Still snuggling after 64 years together
Glenwood Springs, CO Colorado
GLENWOOD SPRINGS, Colorado ” When Alice Carlos was 14 years old, she went to visit her aunt in Iowa and found work in an amusement park. She told everyone she was 18.
Chuck Carlos, 19, came home to Des Moines on leave from the Army at that time. He went to the amusement park and noticed Alice in the Ferris wheel cage, selling tickets. For three or four nights, he talked to her in the cage and kept asking her to marry him. He said he was very worried about dying in World War II, but he if she married him, he knew he could come back from the war and take care of her. By the third night, she let him walk her home.
“He asked another guy to watch the cage, and told him to stop it when we were on the very top,” she said. “Chuck got the cage rocking back and forth a whole lot. I was scared, holding on to him for dear life. He asked me to marry him again, and I said yes.”
Chuck was due at the Army base in Gainsville, Texas, so the young couple went to Texas on the train. Alice got a job at a drugstore, and hocked her watch to get the blood test and the marriage license. They were married Aug. 4, 1944, in the minister’s parlor at the Methodist Church in Gainsville. They spent six weeks in Gainsville, then Chuck went overseas and Alice went back to Iowa to stay with Chuck’s parents.
Chuck’s platoon hauled Patton’s gasoline tanks, and he was overseas until September of 1945. Chuck still carries his original dog tags on his key chain.
After the war was over, on a boat back to the states, Chuck gambled and won $1,000. But the money was stolen, and he had to borrow money from his parents.
He was stationed at Fort Smith, Arkansas, then transferred to Camp McCoy, near Sparta, Wisconsin, where Alice worked in a donut shop.
Upon discharge from the Army, Chuck received $1,000. He contemplated purchasing a car with the money, but decided to wait. Then he got the second $1,000 stolen on his way home from Sparta.
“We didn’t have much money in those days,” said Alice, and Chuck chimed in, “Nobody had any money in those days.”
Alice’s mother remarried before the war was over. She married a soldier, too.
After the war, both husbands came home nearly the same time. Alice and her mother both became pregnant and had baby girls within two weeks of each other. Then it happened again 11 months later. Alice and her mother had their second sets of baby girls within three days of each other, and were both in the same hospital at the same time.
“We were on the front page of the Denver Post in January of 1948, with the caption, “Maternity puzzle,” said Alice. “My mom was in bed, and I was standing, with our husbands and babies in the room.”
Everyone thought the combinations of relative possibilities was amusing ” mother/daughter; mother/grandmother; sisters; grandmother/granddaughter; father/daughter; father/granddaughter; and aunt/cousin. Probably more, but that gets way too confusing.
Chuck and Alice raised six children, five girls and one boy; now they have 22 grandchildren and 16 great-grandchildren. The typical mother and grandmother, Alice loves to tell stories and show photos of her family. But you won’t find a mother or grandmother who can tell you so many details so quickly.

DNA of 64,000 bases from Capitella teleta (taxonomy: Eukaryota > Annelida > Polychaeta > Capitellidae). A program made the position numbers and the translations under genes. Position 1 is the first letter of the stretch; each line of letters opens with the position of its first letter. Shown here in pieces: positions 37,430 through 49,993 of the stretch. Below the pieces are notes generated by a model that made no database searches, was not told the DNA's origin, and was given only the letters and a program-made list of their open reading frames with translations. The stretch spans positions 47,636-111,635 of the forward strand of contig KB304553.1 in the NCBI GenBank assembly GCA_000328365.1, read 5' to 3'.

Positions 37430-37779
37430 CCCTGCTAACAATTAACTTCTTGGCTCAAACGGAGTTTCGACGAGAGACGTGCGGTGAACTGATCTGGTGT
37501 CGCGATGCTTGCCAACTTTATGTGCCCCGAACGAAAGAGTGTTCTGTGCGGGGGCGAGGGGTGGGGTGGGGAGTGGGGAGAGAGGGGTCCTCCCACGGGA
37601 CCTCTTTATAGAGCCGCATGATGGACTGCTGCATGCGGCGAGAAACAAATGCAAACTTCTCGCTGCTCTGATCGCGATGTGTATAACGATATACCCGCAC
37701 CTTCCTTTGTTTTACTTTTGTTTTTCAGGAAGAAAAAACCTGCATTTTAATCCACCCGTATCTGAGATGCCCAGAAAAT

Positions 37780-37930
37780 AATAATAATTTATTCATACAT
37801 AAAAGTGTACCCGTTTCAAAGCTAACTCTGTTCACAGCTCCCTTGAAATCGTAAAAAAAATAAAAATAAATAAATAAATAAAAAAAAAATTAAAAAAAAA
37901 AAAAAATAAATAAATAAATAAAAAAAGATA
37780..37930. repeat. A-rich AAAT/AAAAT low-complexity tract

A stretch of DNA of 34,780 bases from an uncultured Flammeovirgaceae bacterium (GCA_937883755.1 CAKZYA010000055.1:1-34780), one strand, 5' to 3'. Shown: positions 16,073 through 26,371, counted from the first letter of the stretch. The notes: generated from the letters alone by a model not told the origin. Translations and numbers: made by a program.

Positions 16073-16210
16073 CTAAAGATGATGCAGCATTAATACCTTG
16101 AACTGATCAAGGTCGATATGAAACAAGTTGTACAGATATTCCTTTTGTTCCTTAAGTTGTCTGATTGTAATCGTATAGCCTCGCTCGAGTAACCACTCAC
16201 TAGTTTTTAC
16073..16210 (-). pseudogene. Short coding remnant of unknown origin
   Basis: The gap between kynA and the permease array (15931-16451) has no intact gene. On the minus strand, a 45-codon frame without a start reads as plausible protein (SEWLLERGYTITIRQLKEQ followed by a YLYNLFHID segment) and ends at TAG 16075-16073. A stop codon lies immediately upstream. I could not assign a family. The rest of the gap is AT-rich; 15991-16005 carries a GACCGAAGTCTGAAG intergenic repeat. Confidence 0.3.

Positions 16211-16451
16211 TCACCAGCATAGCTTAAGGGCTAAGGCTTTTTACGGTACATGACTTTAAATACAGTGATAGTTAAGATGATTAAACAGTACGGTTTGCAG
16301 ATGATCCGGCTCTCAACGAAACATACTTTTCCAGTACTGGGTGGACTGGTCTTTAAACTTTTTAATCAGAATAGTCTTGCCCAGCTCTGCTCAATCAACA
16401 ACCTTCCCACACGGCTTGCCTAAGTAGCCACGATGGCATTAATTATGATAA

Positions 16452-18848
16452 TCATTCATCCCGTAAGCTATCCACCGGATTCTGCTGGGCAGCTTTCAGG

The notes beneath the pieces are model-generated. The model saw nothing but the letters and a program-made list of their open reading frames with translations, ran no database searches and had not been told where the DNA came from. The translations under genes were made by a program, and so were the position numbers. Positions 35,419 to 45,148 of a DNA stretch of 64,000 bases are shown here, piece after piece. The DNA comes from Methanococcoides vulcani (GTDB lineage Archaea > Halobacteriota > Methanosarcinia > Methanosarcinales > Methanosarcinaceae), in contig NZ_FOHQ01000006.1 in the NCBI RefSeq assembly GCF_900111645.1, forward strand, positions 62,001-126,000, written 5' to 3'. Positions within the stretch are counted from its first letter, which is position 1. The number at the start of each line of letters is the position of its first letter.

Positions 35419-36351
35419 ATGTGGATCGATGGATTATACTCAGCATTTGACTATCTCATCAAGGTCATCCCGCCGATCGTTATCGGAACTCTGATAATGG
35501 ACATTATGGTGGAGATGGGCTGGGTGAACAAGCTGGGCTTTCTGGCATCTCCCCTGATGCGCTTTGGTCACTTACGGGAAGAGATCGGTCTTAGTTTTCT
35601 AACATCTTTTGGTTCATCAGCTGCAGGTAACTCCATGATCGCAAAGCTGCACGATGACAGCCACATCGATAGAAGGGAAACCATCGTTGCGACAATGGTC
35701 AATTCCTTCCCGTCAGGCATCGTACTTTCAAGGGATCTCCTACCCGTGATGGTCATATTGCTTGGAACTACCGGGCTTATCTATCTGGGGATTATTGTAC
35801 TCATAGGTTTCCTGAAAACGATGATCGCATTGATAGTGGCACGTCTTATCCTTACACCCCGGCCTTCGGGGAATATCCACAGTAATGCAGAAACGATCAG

Chuck and Alice house-sat the Redstone Castle during the winter of 1976. Chuck worked for Ken Johnson, and their quarters were off the kitchen. Although Alice enjoyed being at the castle, Chuck looked at it as another job. He had to jack up the floor because there was a leak in a pipe under the pool table in the game room.
“And I had to fight the boilers and radiators,” Chuck grumbled. “They had taken out one return line, and I had to cool everything down.”
“Sylvia Morrison ran a second-hand antique store in Redstone, and she had a son. They helped us use a scaffolding to put up our 22-foot Christmas tree.”
Chuck and Alice moved to Glenwood Springs from Grand Junction in 1992. They were in their home in West Glenwood during the Mitchell Creek Fire.
“The fire came from the west, it jumped the fence,” said Alice. “I thought we better leave, but Chuck wanted to finish his strawberry shortcake. When we opened the door, black embers were flying everywhere.”
The fire melted plastic tubing in the car next door. and some plastic siding on the house next door. It burned the rest of the houses up the hill. They stayed with friends for three days and were grateful to find out their house was still standing.
“We were blessed it missed us. It was remarkable we didn’t have much smoke damage inside the house.”
Alice is a three-year cancer survivor. She also spent 11 days in Valley View Hospital treating a bad case of diverticulitis, which took over a year to heal. She couldn’t eat, and lost a lot of weight. But now she’s spunky as ever.
When asked if they have any pet peeves over the past 64 years of marriage, Alice said, “He thinks I talk too much. I guess I’m afraid I won’t get it all out.”
Chuck nodded his head and laughed.
“If we make it to our 65th anniversary, I’ll be satisfied,” she said. “My grandparents made it to their 65th anniversary.”
As I gave Alice a goodbye hug, she said, “I just have so many memories, and I want to share them with everybody.”
Then I stayed for at least another 20 minutes, captured by more of her intriguing memories.
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